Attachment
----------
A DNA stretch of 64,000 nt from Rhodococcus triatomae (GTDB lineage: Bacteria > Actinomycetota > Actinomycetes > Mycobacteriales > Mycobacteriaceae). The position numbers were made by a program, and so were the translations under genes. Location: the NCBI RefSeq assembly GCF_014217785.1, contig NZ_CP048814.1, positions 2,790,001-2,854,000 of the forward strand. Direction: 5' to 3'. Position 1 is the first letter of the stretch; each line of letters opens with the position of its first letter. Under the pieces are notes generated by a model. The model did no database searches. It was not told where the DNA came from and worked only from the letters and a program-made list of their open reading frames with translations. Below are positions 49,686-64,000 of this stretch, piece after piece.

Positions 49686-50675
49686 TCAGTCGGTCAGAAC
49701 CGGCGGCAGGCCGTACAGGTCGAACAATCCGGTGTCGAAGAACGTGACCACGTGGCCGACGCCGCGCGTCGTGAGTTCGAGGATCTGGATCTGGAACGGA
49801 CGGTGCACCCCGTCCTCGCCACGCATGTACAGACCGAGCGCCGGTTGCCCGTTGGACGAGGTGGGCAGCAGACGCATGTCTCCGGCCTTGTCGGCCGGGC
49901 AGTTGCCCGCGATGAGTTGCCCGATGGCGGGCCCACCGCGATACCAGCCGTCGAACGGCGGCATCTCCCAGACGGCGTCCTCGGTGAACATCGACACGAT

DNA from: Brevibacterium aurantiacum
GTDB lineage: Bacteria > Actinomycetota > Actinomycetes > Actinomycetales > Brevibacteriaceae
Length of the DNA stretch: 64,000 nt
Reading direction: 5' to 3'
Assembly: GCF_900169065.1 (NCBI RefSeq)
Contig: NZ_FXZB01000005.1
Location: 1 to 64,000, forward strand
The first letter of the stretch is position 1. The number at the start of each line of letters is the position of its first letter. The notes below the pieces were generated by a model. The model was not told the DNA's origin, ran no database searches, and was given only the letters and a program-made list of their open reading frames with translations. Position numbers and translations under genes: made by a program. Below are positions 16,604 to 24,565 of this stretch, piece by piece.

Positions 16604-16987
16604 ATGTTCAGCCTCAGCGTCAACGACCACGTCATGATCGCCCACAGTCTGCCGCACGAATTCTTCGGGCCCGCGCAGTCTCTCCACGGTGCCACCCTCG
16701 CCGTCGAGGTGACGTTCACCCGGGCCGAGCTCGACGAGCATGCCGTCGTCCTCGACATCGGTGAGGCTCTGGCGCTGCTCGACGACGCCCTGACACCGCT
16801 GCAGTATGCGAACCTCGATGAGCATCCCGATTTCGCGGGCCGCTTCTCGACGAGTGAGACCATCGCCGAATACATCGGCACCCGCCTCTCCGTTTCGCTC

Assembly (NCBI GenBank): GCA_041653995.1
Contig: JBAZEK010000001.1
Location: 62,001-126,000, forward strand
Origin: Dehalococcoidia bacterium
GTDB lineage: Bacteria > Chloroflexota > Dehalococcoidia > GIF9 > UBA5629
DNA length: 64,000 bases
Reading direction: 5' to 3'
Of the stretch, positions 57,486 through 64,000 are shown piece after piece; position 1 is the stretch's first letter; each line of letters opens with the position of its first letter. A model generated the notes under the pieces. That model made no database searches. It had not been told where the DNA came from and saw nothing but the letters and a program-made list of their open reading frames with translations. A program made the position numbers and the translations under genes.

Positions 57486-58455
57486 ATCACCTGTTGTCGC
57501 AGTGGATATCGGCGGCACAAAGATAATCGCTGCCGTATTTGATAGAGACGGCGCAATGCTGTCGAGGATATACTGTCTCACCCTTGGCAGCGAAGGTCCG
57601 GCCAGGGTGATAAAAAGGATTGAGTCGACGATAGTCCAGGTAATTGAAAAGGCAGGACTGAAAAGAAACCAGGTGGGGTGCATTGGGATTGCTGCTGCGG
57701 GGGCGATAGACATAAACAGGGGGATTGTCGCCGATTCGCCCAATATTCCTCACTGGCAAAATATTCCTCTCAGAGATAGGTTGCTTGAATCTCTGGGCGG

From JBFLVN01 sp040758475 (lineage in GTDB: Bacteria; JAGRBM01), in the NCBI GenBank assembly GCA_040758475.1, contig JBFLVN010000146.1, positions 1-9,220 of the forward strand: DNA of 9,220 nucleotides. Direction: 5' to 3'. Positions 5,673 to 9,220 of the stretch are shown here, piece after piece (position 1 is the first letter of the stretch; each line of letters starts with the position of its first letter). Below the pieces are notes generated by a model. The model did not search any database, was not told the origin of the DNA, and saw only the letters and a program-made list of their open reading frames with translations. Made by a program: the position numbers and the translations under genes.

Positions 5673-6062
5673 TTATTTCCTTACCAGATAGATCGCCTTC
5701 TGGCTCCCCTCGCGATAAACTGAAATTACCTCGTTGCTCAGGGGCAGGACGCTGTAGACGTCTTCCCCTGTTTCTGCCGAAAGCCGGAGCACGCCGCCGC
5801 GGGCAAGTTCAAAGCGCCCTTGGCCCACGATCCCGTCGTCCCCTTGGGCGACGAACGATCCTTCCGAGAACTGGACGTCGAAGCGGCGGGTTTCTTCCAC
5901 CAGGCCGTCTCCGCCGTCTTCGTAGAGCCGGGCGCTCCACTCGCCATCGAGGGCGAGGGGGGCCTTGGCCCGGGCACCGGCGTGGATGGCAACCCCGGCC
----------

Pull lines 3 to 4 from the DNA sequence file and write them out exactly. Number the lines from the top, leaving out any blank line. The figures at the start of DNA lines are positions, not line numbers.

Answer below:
49686 TCAGTCGGTCAGAAC
49701 CGGCGGCAGGCCGTACAGGTCGAACAATCCGGTGTCGAAGAACGTGACCACGTGGCCGACGCCGCGCGTCGTGAGTTCGAGGATCTGGATCTGGAACGGA